Five core aspects

Awareness.  Awareness of sensations in the body, where the body is positioned in space, contact points, breath and more.

Alignment.  Structural and energetic alignment of the pose

Energy Lines.  Exertion of muscular effort (the energy line that flows from the outside-in) in a specific direction as well as the reciprocal organic energy that expresses itself from the inside-out.

Co-ordination. Synchronization in of breath and movement

Control.  Deliberate and conscious control of movements in space while entering, holding, and exiting the posture rather than jerky, ballistic or collapsing momentum.

Bandhas

Bandhas are internal practices that regulate Energy known as prana within the body. The Sanskrit definition is ‘to lock, tighten or bind.’ During postural practice, through subtle, muscular contractions, the physical body tightens and the energy is locked into place. Stagnant, blocked, under-active, or over-active Energy experienced in one area more than others disturbs the equalizing, free-flow of prana within the body. There are three main bandhas that are practiced within Vinyasa:

Muladhara bandha – Root lock. Contraction of the perineum floor, the muscle between the anus and gonads.

Uddiyana bandha – Navel lock Contraction of the navel, in and upwards towards the chest cavity.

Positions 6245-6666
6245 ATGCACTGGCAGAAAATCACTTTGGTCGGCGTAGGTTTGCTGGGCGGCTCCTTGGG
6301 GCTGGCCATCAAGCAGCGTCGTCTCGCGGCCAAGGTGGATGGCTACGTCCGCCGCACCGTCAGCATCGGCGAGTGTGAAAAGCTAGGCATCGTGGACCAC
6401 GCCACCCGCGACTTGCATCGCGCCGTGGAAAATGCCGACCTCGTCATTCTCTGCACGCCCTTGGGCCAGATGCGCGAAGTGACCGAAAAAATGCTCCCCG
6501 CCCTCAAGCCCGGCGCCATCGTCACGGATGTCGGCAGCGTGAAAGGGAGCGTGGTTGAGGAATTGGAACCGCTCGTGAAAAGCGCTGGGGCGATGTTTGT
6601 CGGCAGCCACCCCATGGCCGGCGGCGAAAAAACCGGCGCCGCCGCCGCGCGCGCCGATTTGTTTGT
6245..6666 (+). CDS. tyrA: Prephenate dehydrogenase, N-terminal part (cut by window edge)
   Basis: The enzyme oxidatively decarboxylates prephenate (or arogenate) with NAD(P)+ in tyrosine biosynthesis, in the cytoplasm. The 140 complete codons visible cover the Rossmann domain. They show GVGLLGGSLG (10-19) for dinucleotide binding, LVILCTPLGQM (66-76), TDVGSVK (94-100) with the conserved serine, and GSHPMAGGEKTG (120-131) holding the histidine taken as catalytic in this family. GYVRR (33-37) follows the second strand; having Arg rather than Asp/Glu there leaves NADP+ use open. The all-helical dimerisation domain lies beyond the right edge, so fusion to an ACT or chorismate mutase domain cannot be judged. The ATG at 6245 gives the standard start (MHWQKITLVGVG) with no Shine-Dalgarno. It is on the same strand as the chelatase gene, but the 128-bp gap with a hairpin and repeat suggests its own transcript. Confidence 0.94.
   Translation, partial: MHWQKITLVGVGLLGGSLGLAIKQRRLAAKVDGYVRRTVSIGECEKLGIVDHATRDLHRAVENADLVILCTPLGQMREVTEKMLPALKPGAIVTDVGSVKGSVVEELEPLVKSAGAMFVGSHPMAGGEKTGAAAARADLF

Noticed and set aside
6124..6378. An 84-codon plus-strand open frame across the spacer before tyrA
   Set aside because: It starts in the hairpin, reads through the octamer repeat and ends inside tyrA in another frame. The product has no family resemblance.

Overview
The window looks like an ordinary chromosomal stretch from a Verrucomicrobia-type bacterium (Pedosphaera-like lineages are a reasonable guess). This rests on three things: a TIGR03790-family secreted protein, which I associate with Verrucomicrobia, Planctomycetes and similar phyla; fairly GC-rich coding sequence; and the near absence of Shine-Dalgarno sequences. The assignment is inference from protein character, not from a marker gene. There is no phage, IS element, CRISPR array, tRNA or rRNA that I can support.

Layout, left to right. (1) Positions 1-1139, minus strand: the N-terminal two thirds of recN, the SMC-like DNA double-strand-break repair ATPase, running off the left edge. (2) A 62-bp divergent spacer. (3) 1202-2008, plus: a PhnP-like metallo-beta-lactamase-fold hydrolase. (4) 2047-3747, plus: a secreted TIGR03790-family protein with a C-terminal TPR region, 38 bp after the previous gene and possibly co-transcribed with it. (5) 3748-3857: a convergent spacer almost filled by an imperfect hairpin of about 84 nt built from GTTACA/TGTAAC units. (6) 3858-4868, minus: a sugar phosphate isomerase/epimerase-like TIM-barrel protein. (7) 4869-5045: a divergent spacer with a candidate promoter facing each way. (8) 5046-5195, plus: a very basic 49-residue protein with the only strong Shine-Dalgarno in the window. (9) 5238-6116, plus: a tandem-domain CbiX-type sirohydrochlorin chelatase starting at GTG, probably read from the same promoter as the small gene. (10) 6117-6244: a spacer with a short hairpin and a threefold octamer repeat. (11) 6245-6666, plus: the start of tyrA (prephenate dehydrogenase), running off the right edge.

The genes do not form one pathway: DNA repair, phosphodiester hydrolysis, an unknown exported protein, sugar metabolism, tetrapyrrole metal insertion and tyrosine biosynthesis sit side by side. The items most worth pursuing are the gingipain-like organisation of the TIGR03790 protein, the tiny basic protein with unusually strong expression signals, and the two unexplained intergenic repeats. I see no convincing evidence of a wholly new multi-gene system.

Alandhara bandha – Throat lock. Slight contraction of the throat while chin drops into sternum.

Credits: sequencewiz.com

The bandha gesture is more of a subtle tightening rather than a forceful contraction. When the three bandhas simultaneously work together, they create the maha bandha or ‘great lock.’

Drishti

As in Ashtanga practice, the focus point or gazing place is known as drishti. There are 9 gazing places that change in correspondence with each posture.

Sequence

Asanas are sequenced according to a well-rounded, deliberate design. The intention is to strengthen the physiological system and the conducive activity of the spine by exercising the spine in 6 directions: extension, flexion, lateral bends and twists. By flowing through the different categories of asanas, while the asanas themselves may vary, each class of asana is worked on creating balance, flexibility, strength, detoxification, expansion, inversion and relaxation throughout the entire system.

Credits: yogacircle.com.au

The most common sequence can be found in a diagram that resembles a bell-shaped curve. The bell curve correlates to the increasing difficulty through which one flows in preparation for the peak pose. Next, one practices cooling postures into final relaxation. Classes are sequenced according to theme, anatomy, intention, or by intuitive instruction of their teacher (from the guidance of their teacher).

General outline of how a vinyasa flow can be sequenced

Centering Meditation. Grounding into the present moment and preparing for practice.

Intention setting. Breath-extension (pranayam) technique, warming the body. Often a mantra is used to unify the class.

Warm up practices. This includes, but is not limited to, Surya Namaskar A/B- often with variations, and alternative exercises following the mobilities of the spine, and other joint rotations.

Strength forming segment. This includes standing postures, lunar sequences and balancing poses.

Challenging sequence. This includes inversions, arm-balances and abdominal strengthening.

Opening sequence. This includes floor postures that opens the lower body. This includes hip-openers.